Thursday, October 08, 2015

“Brooklyn”– Movie Review



This week at the 2015 New York Film Festival, I attended a screening of “Brooklyn” , a new drama based on the novel by Colm Toibin. 


When an Irish woman moves to New York City, she falls in love and gets married – but after a family matter causes her to return home, will her new marriage survive?


For many, life in Ireland is something of a dead-end in the 1950’s; some young Irish are consider leaving, seeking a better future abroad. Many of those emigrants look to The United States of America for this future, a considerable number of them settling in New York City – specifically, Brooklyn. One such young woman was Eilis (Saoirse Ronan), who asked a priest in New York to be her sponsor; after he finds Eilis a place to live and sets her up with a job, she bids goodbye to her friends and family and sails to The Big City. Upon arrival, life is not easy; Eilis has great difficulty adjusting to the unfamiliar surroundings and different culture and becomes homesick.

Trying to acclimate herself to her new home, Eilis attends a dance in her neighborhood which caters to the local Irish community; there, she meets Tony (Emory Cohen), who is not Irish but instead a young man of Italian descent. The two seem to like each other and begin to spend a considerable amount of time together; after a while, it is clear to them both that they are falling in love. Just as things are going unbelievably well for Eilis, she gets word of an unforeseen tragedy back home and must return to Ireland for a while to be with her family. Before leaving, however, she and Tony marry.

Once home, she resumes her relationship with family and friends – although after a year away, Eilis is obviously a much different person since living in America. Eilis remains secretive about her marriage to Tony, fearing disapproval. A friend of hers sets up Eilis on a double-date with Jim (Domhnall Gleeson), an attractive man from a wealthy family. During her month in Ireland, Eilis and Jim start socializing, which appears to be turning more into dates. Unaware of her true life back in America, Jim begins to get thoughts of marriage. But when Eilis becomes ambivalent about sailing back to America, will she abandon her Brooklyn husband or abandon a life of privilege in Ireland?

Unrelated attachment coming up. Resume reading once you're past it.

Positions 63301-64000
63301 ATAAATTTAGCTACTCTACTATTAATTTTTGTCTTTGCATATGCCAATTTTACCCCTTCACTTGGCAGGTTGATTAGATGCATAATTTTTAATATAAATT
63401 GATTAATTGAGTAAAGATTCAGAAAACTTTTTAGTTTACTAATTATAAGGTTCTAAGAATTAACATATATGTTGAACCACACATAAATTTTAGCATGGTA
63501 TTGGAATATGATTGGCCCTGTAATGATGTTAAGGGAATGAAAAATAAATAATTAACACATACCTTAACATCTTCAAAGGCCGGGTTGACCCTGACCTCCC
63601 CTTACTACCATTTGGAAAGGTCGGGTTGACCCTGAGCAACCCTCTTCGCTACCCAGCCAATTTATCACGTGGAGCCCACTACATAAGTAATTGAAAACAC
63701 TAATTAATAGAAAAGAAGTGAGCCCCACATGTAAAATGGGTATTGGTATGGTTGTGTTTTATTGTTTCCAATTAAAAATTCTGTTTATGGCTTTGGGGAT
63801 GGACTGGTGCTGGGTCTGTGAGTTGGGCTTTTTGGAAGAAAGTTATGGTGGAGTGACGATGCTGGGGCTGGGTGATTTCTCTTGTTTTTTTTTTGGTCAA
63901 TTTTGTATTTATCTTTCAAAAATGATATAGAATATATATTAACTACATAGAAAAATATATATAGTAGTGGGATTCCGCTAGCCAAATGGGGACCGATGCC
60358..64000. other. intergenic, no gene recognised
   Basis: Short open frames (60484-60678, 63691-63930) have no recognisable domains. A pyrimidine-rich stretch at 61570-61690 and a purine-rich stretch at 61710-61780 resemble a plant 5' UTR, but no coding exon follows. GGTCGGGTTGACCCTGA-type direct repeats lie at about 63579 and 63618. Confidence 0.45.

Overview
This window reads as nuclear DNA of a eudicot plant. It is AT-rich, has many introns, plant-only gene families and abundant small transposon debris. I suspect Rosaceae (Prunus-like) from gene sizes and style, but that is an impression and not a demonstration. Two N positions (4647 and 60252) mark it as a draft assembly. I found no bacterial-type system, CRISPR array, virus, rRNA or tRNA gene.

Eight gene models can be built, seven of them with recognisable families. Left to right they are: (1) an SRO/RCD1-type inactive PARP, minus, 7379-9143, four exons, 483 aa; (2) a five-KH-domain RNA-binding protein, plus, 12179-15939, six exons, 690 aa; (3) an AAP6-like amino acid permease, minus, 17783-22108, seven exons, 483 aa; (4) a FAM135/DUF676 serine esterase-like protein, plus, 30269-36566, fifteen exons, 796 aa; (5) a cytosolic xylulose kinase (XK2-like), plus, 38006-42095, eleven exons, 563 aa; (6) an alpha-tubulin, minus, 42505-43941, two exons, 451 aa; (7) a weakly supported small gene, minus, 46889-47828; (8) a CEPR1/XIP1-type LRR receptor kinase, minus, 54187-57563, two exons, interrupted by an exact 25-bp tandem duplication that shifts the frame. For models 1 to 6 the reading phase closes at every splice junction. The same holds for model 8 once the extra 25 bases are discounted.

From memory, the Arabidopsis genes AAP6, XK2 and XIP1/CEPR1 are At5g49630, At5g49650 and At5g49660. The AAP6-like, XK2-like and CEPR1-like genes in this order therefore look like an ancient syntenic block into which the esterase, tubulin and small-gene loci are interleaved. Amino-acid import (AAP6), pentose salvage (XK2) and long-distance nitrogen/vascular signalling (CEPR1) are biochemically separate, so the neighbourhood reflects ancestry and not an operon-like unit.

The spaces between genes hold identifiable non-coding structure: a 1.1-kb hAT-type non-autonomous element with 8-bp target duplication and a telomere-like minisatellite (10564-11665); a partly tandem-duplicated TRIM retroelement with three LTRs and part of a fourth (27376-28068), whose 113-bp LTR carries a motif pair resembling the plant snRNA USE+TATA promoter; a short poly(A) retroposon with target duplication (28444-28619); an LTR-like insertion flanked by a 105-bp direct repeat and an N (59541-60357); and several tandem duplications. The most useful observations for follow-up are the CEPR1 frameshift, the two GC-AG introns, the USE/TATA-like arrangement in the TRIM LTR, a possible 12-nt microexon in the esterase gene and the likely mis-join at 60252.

Having seen a number of American independent films over the past few years, it’s becoming painfully clear that maybe the Europeans are better at telling small stories like the one in “Brooklyn” than we are and the United States should just stick to making things like The Avengers and Star Wars.  As a long-time resident of Brooklyn, it’s a delight to report that the borough could not be better – or more romantically – represented than in this movie.  The story in “Brooklyn” is told with such rare grace and elegance that it is a pleasure to watch. 

Standouts in “Brooklyn” are the screenplay by Nick Hornby and the performance by Saoirse Ronan.  Although the tale is one of romance, Hornby never allows the script to become sloppy and mawkish.  Close-ups of Ronan reveal a face that is extraordinarily expressive, especially in her eyes; she plays Eilis with such forthright earnestness that it is impossible for the audience not to root for her to do the right thing so that all will work out for the best in the end.  It will be quite enjoyable indeed to see her performances in future movies.  Also, Julie Walters is a riot in every one of her scenes. 

Following the screening, there was a question and answer session with director John Crowley, star Saoirse Ronan, novelist Colm Toibin, screenwriter Nick Hornby, producer Finola Dwyer and young actor James DiGiacomo (who steals every one of his scenes).  Crowley said that only two days of shooting were actually spent in Brooklyn; the remaining Brooklyn scenes were actually shot in Montreal over a course of three weeks.  He said that this was done primarily for financial considerations because trying to make present-day Brooklyn look like 1950’s Brooklyn would have been a prohibitively expensive proposition.  (Also, this film is partly produced by a Canadian company, so that may have contributed to the “financial considerations”, although he did not explicitly cite this as a reason). 

Brooklyn (2015) on IMDb

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